Backyard Brawl Games Can Make History
Pitt DT Gus Mustakas didn't play last year at WVU.
Pitt DT Gus Mustakas didn't play last year at WVU.
Senior Writer
Posted Nov 24, 2008


Pitt football coach Dave Wannstedt said he remembers all the big games he's coached or played in over the last three decades or so, national championship games for Pitt and Miami, Fla., NFL playoff games and Super Bowls and rivalry games like the Panthers' contest at West Virginia Dec. 1, 2007.

And when Pittsburgh (7-3, 3-2) and West Virginia (7-3, 3-1) meet in the 101st edition of the annual Backyard Brawl Friday at noon at Heinz Field with a national broadcast by ABC-TV, it could be just as memorable.

"The big games that you've coached in and had a chance to participate in, this rivalry would fall into those categories,'' Wannstedt said. "The excitement of this rivalry never really left me.

"I'd come back here in the summers before I was coaching here, and I'd be someplace with a bunch of buddies and the stories what would come up would always be about West Virginia, Penn State and Notre Dame games. Those are the games that people talk about as ex-players and alums.''

For Pitt last year, a 13-9 win ended a disappointing 5-7 season with a bang and propelled the Panthers to a excellent recruiting stretch and terrific offseason. For then the then No. 2 Mountaineers and their fans, national title hopes were dashed and plans to attend the BCS title game were thwarted.

Pitt and WVU fans were discussing that game throughout the offseason and even into this one. The Panthers eventually moved on when the season began, but the Mountaineers probably have been gunning for this week's game the minute the previous one ended. Wannstedt offered his opinion.

"I think that win was important for two reasons, and it was probably a negative for one,'' Wannstedt said. "The two positives were that it really jump-started us into a great recruiting season. Not that we recruited any new players, but we had a half-dozen or so players who were right on the fence.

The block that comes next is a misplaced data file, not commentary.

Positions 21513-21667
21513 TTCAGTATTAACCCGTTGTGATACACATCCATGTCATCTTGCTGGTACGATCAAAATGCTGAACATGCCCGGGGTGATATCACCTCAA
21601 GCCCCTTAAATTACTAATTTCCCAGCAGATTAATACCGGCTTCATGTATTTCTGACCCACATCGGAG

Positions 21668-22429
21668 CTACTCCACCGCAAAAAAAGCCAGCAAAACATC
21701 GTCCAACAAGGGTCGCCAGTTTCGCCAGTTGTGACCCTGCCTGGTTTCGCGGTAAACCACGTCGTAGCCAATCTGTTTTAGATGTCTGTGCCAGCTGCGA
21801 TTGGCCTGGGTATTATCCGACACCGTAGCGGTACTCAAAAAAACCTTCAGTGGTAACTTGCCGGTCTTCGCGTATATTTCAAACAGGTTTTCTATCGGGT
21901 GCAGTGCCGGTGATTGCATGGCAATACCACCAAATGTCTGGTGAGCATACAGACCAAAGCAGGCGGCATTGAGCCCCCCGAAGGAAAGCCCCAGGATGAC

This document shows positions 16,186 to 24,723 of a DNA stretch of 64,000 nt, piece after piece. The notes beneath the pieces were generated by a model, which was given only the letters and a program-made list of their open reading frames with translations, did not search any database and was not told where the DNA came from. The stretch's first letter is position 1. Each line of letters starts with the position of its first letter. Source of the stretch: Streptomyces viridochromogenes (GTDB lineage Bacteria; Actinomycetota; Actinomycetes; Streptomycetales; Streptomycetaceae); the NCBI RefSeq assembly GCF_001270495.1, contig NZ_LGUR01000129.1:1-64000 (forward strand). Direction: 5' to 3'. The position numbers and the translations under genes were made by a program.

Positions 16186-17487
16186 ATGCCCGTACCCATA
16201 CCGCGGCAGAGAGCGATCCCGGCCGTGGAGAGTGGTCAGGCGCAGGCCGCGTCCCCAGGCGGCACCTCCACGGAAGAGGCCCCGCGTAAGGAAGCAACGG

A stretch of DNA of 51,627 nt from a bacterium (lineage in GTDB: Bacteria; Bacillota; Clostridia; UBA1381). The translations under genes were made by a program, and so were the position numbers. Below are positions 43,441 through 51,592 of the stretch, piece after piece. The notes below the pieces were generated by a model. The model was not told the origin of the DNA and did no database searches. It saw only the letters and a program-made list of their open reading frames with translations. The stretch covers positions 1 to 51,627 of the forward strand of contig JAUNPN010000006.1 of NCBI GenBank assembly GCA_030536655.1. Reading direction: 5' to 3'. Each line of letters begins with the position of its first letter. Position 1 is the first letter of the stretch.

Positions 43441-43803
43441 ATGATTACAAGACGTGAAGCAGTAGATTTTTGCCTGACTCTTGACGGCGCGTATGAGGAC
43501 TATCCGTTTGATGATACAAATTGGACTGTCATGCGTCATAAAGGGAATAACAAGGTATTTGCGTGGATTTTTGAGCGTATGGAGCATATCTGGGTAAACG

"That win gave them the push to say ... in their hearts, they wanted to be here at Pitt, and that reaffirmed it for them. The second positive was that it jump-started our players and coaches into the off-season program. It gave us something to start climbing those hills over at Flagstaff. From a player's standpoint it was getting into the weight room to do the extra work.

"Probably the only negative was that it went on way too long,'' Wannstedt added. "Our players and coaches were still being asked questions about that game in training camp. And it propelled us into the national rankings, which we didn't deserve to start the season. I think we've evolved into a pretty good football team (now), but at that point in the season and coming off five wins ... being ranked in the top 25, that made no sense to me.''

Since Cincinnati beat Pitt last week, the Bearcats are in the driver's seat for the Big East title. Pitt and West Virginia are playing for second place in the Conference and seeding for bowl bids. There are still things to accomplish, however, especially for fifth-year senior middle linebacker Scott McKillop.